One of the factors contributing to the decline of the Western monarchs is a lack of milkweed; milkweed is the only host plant that monarchs can use for reproduction. Because it was removed from the landscape due to development, there is a shortage of milkweed on both wild and cultivated lands. Additionally, because the plant is toxic to cattle, it was generally removed from land used for ranching.

The only species of milkweed that is native to Marin County is narrow-leaf milkweed (Asclepias fascicularis). Native milkweed plants are in such high demand in the Bay Area, that the plants are not always easy to find at local plant nurseries. SPAWN Nursery has developed an innovative milkweed give-away program to make it easy for Bay Area gardeners to add narrow-leaf milkweed to their gardens.

One unique aspect of the milkweed give-away program is that SPAWN is working with local elementary school students to grow milkweed plants at their schools.

Monarch caterpillar on narrow-leaf milkweed – at Glenwood Elementary monarch waystation

SPAWN worked with two 4th grade classes of students at Glenwood Elementary, located in San Rafael, CA. Glenwood Elementary has been an education program partner with SPAWN for several years, and during spring 2021, worked with SPAWN to grow narrow-leaf milkweed. The 4th grade classes grew redwoods for SPAWN restoration projects in past years.

In 2021, Glenwood Elementary 4th graders germinated and cared for 200 narrow-leaf milkweed seedlings. Students took turns checking the moisture level of the soil and watering the seedlings throughout the spring. SPAWN Nursery Manager, Audrey Fusco, picked the seedlings up from the school and took them back to SPAWN Nursery at the end of the school year. 40 plants were donated to the school to support the monarch waystation, which was built by SPAWN and 4th grade classes at Glenwood Elementary in winter 2020. The remaining 160 plants were potted up into one-gallon pots and cared for by SPAWN volunteers and nursery staff through the summer and fall.

4th grade students at Glenwood Elementary pose as butterflies after sowing milkweed seeds

In October 2021, SPAWN invited gardeners to remove their tropical milkweed plants and trade it out for narrow-leaf milkweed, or to simply pick up the native milkweed to add to their garden. For information concerning ways tropical milkweed is harmful to the monarchs in California, it can be seen in the tropical milkweed trade-out flyer.

Tropical milkweed trade-out program participants were asked to wait until November 1st to remove the tropical milkweed to allow the monarchs enough time to migrate to the coast prior to removing plants. Milkweed giveaway participants were also requested to wait until November 1st to pick up plants so that the milkweed would be planted after the start of the rainy season. Plants were only given to Bay Area residents who live in appropriate places for planting milkweed, at least 5 miles away from the coast.

By January 2022, all 160 of the available plants had been given away to local individuals, schools, and local organizations.  Approximately 50 tropical milkweed plants had been removed and replaced with native milkweed. Additionally, many new monarch waystations, which contain nectar plants in addition to milkweed, were created at local schools and businesses.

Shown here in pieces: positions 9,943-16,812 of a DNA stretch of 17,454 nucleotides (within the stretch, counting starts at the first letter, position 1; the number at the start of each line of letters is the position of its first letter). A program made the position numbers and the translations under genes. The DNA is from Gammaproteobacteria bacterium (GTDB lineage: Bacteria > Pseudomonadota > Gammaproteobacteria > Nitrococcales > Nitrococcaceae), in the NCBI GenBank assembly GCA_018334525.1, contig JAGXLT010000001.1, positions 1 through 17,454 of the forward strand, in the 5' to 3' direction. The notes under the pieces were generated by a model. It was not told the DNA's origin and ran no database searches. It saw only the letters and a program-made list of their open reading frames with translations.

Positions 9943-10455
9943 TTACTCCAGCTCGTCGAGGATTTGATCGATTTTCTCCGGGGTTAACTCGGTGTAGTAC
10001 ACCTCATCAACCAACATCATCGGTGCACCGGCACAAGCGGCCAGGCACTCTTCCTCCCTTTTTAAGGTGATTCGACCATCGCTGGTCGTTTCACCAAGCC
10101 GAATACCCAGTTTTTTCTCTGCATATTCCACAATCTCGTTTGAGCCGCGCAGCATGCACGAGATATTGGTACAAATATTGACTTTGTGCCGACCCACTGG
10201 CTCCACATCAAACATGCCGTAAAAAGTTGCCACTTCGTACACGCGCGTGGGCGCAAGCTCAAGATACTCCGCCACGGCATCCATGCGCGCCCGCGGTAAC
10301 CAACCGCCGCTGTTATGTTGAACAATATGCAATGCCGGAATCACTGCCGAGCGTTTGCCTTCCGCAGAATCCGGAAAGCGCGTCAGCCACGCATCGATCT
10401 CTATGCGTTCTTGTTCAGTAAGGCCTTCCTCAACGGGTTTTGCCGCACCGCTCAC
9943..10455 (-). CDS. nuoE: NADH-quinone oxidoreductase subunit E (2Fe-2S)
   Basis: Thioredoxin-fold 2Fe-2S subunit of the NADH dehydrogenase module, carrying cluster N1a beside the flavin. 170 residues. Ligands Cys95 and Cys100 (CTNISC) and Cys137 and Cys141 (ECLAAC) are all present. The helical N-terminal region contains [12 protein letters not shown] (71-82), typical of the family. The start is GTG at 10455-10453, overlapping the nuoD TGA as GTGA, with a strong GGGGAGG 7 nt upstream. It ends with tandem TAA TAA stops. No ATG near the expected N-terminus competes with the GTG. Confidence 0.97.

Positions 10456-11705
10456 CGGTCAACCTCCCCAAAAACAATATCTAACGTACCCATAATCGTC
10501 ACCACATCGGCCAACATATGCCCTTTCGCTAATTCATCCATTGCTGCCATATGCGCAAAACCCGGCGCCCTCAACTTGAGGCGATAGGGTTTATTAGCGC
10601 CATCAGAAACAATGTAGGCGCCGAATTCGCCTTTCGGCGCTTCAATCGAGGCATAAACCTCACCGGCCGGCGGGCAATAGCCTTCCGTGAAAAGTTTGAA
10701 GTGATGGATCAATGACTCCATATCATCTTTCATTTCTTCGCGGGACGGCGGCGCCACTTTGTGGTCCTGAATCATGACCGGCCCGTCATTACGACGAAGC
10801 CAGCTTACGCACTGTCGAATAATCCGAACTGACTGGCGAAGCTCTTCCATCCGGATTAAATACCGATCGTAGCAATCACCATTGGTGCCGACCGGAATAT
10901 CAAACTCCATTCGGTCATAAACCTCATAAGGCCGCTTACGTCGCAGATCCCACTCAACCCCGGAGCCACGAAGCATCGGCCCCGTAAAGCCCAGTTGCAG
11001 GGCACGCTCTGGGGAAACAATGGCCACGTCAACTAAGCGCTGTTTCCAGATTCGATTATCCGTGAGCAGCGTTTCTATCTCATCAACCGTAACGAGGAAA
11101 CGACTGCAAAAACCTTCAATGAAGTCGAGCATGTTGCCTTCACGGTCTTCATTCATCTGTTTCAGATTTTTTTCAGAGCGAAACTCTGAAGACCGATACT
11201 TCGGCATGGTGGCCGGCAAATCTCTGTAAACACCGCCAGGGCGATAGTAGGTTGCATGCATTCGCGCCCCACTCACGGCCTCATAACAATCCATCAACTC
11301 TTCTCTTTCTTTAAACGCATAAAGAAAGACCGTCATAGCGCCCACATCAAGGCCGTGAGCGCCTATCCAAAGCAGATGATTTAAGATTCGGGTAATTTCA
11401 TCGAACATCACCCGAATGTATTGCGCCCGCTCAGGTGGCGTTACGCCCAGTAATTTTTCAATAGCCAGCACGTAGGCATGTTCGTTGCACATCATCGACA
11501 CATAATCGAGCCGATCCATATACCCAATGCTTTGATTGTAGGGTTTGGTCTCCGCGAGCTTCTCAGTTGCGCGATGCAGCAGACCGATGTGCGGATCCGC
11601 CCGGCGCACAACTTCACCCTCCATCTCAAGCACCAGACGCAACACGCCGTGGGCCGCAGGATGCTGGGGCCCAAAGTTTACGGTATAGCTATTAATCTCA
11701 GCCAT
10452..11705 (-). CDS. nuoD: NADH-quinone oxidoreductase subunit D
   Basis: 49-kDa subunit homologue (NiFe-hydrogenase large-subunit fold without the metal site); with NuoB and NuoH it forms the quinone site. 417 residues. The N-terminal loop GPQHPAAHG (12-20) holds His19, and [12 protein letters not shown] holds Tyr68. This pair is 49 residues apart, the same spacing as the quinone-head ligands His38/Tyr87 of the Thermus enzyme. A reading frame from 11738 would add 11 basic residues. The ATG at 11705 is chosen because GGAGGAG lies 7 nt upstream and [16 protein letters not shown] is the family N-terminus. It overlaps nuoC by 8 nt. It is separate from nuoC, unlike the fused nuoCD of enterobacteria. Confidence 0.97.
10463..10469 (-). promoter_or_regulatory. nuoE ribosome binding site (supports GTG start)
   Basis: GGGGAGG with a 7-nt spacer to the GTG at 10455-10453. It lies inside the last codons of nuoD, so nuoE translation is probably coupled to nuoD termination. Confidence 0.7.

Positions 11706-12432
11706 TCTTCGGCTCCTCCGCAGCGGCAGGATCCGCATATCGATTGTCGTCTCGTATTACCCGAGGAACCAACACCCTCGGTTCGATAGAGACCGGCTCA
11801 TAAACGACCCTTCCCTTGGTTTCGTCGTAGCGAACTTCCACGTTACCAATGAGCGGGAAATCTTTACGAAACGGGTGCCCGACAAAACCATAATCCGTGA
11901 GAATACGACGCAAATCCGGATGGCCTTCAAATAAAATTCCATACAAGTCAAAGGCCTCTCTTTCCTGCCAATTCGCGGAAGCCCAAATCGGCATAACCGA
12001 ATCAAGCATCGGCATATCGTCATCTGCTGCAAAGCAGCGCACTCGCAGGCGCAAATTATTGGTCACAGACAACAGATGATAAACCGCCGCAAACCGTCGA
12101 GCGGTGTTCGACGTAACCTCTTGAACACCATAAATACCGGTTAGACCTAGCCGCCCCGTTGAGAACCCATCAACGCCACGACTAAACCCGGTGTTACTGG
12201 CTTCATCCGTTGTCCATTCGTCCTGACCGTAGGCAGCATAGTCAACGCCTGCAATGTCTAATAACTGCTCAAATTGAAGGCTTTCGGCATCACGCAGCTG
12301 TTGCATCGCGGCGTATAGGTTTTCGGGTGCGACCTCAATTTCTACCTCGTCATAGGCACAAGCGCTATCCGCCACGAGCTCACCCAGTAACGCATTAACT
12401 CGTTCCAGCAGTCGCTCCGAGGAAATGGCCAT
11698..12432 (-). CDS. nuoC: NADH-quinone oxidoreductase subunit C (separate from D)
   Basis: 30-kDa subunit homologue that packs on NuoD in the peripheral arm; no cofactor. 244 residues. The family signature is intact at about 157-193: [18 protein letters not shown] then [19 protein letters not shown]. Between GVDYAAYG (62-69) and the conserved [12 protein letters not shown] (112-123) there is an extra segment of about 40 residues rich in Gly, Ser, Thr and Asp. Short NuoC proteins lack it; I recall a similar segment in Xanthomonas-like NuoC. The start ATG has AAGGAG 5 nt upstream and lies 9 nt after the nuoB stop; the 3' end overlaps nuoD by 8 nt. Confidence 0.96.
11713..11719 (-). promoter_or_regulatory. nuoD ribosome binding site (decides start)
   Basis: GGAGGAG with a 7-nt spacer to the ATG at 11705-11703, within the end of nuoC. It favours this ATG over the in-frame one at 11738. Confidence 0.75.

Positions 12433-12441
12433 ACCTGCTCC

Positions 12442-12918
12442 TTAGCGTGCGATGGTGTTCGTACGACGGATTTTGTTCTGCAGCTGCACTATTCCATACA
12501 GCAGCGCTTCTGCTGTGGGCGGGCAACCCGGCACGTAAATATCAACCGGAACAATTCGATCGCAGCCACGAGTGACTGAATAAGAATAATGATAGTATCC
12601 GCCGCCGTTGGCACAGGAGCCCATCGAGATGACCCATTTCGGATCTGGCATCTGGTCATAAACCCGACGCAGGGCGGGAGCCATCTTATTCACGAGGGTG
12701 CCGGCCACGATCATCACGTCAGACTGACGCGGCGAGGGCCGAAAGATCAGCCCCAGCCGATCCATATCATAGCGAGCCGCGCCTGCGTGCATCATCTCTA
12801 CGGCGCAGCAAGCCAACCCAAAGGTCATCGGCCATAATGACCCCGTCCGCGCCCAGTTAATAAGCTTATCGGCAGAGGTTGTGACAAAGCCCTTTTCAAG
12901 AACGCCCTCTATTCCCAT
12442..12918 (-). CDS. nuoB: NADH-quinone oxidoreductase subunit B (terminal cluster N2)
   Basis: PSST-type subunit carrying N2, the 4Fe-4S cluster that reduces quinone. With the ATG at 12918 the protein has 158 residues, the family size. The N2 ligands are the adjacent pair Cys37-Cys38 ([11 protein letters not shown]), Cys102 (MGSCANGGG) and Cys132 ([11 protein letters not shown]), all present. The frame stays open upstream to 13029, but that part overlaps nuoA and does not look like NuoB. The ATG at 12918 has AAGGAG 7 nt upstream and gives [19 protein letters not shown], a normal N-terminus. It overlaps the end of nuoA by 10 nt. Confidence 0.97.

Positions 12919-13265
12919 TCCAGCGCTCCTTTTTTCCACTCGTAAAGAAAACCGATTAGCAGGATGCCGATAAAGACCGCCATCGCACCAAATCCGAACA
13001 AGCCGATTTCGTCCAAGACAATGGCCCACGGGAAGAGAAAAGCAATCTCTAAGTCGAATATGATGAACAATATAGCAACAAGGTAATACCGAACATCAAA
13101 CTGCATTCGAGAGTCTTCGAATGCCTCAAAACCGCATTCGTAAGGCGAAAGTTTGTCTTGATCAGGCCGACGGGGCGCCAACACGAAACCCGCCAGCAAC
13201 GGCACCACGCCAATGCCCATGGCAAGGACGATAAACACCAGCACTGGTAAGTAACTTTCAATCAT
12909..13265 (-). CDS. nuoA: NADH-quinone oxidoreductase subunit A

Non-native milkweeds uprooted and traded out for narrow-leaf milkweed

The milkweed giveaway program accomplishes multiple goals. The primary goal is to provide native milkweed plants, grown from seed that was collected from a wild population in Marin County, to gardeners so that the plants can be of benefit to monarch butterflies. Another goal is to encourage gardeners to remove tropical milkweed plants.

In addition, growing milkweed with elementary school students provides an avenue to teach about multiple themes within environmental education to students. Through hands-on learning, the students learn about the connection between butterflies and their host plants, which facilitates an understanding of the important relationship between native plants and wildlife. Additionally, students learn how to grow plants and gain the experience of caring for seedlings. Finally, students are given a sense of empowerment as they are taught methods for solving environmental problems and ways to actively engage in protection of endangered species.

Giveaway participant poses with (dormant) narrow-leaf milkweed plants at SPAWN Nursery

SPAWN Nursery is sowing narrow-leaf milkweed seeds with three classes of 4th graders in February and March 2022. Later in the calendar year, the nursery will offer the milkweed plants to Bay area gardeners in fall 2022. Milkweed plants also provide an important source of nectar for native bees.

Monarch butterflies will benefit from the increase in milkweed plants, which are utilized by monarchs for both nectar and for reproduction. The Western monarch population declined to less than 2,000 individual butterflies in the 2020 annual Thanksgiving monarch count. In just one year, the population increased to 247,237 butterflies, as counted in the Xerces Thanksgiving count of 2021. This incredible population rebound shows that it is possible for the Western monarch to recover and that taking direct action to help with recovery of monarch populations is critical.